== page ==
I was very fortunate to have spent eight days of my spring break in Cuba!
Americans still need a reason (other than pure tourism) to be allowed to visit Cuba, and I went on an educational research tour, during which we visited schools, clinics and the Cuban Literacy Museum in Havana.
“To Read Is To Grow”
The Cuban people place a high value on education, and Cuba has one of the highest literacy rates in the world.
At the Literacy Museum, we learned about the Cuban Literacy Campaign of 1961, which enlisted “each person who could read to teach one person who could not read,” and which raised the national literacy rate from about 65% to 96%.
I feel passionately about one-on-one education as a source of empowerment and connection for both learner and teacher, so I was greatly moved to see tutoring having been implemented on such a grand scale and having had the effect of forming bonds between people from different backgrounds and geographic areas.
“Before 1959 it was the countryside versus the city. The literacy campaign united the country because, for the first time, people from the city understood how hard life was for people before the revolution, that they survived on their own, and that as people they had much in common. This was very important for the new government.”- Luisa Yara Campos, Cuban literacy museum director
I also believe that all people should be lifetime …
What was he thinking?
Is there a parent out there who can’t relate to the first sentence of The Teenage Brain, by Frances E. Jensen, MD?
She’s a neuroscientist specializing in adolescent brain development and the mother of two teenage boys, and her book is “a survival guide” full of important information about how brains develop, what’s going on inside the skulls of adolescents, and what this means for how we parent and educate our teens and young adults.
I’ve just started reading this book, and here are a few of the nuggets I’ve already discovered:
Many middle school students struggle with math, often for the first time.
Math becomes harder in middle school, and teacher expectations are higher. These changes are appropriate as kids mature; the achievement bar must be raised so that students’ intellects are challenged to grow. The teacher who waters down instruction so that it’s always easy and “fun” isn’t doing students any favors.
Many students will be taking the ACT or the make-up SAT this coming Saturday, February 7, and today’s snow day is a wonderful opportunity for kids to do some prep work.
There’s lots of test prep material online; here are some of my favorites:
One of my students included this very interesting 9-minute TED talk in a psychology class project.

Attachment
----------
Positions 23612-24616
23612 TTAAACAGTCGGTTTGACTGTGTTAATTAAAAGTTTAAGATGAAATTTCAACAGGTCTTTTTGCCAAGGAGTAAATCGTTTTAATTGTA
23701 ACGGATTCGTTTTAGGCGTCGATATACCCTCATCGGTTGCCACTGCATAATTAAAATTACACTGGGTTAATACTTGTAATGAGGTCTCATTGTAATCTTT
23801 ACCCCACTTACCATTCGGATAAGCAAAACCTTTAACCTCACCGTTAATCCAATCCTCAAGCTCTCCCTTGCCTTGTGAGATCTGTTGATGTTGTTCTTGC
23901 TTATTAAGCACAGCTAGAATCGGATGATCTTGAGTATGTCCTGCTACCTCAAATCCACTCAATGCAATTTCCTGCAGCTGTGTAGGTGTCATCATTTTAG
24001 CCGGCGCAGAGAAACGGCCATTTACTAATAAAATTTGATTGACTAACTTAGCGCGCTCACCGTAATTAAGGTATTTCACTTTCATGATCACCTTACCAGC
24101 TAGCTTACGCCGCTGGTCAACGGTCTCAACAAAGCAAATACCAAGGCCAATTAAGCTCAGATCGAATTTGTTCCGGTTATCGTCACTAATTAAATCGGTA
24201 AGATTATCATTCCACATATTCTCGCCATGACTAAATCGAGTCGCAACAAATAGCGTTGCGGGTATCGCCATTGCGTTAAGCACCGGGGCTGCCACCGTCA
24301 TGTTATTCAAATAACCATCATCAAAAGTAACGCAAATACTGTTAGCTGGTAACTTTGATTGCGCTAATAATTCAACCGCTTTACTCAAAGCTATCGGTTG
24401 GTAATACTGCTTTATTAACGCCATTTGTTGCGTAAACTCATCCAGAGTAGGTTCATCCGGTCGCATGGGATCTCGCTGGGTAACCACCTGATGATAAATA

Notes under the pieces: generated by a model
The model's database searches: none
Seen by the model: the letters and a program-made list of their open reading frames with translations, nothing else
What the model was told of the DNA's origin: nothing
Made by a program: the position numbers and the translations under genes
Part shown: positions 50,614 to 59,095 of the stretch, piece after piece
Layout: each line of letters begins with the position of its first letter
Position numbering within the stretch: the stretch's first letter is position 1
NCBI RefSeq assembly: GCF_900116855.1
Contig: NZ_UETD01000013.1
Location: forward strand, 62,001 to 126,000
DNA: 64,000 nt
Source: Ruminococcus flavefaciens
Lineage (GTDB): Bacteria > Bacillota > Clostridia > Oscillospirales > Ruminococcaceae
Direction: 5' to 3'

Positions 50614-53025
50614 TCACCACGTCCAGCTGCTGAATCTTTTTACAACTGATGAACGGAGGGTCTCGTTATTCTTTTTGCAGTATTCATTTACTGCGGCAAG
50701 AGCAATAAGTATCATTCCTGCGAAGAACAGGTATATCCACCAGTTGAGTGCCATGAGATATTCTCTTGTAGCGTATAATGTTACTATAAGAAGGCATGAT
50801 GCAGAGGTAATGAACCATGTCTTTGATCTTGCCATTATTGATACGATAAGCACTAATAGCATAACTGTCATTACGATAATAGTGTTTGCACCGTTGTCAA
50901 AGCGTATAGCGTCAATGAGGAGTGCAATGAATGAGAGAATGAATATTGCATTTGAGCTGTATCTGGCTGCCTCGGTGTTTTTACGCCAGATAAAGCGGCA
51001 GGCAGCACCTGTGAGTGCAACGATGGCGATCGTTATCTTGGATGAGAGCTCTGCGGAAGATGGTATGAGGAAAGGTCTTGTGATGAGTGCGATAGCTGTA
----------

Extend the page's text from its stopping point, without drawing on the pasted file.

The speaker proposes that, as with diabetes, there are now arguably two forms of ADHD. We could call the inborn variety ADHD Type I; Type II would be what one doctor calls “Acquired Attention Deficit Disorder”, developed through excessive Internet use.
God, grant me the serenity to accept the things I cannot change,
The courage to change the things I can,
And the wisdom to know the difference.
-The Serenity Prayer
I like Victorian-era cemeteries, and whenever I visit one the Serenity Prayer enters my mind.
In those days there was no cure for tuberculosis, which was romantically called “consumption” and which along with other infectious diseases filled the churchyards and necessitated the creation of vast new burying grounds.
Victorian cemeteries were intended as parks where families could picnic and visit their departed loved ones on Sunday afternoons.
Because attention, time, and energy are all limited resources, scaling down and living a high-quality yet low-maintenance life is really the way to maximize contentment and minimize stress.
To be fully alive, fully human, and completely awake is to be continually thrown out of the nest. -Pema Chodron
Is there anything more painful than watching your child suffer? But when we shield our kids from the lumps Life dishes out, we rob them of the critical growing-up experiences that will make them into strong, brave, confident adults later.
Sleep is the best meditation. -Dalai Lama
These are the simplest pieces of wisdom in this whole collection, and they are amazingly powerful.
Oh, how I wish I could relive those days in my 20’s, 30’s, 40’s (days?…actually years) of chronic weariness, when I was heroically trying to “do it all” and muddling through on way too little sleep.
If you love her, support her.
Love may seem magical, whimsical, steered by the forces of fate, timing and chemistry…but, in fact, love thrives when people behave well towards one another and withers when they treat one another badly. (Duh!!)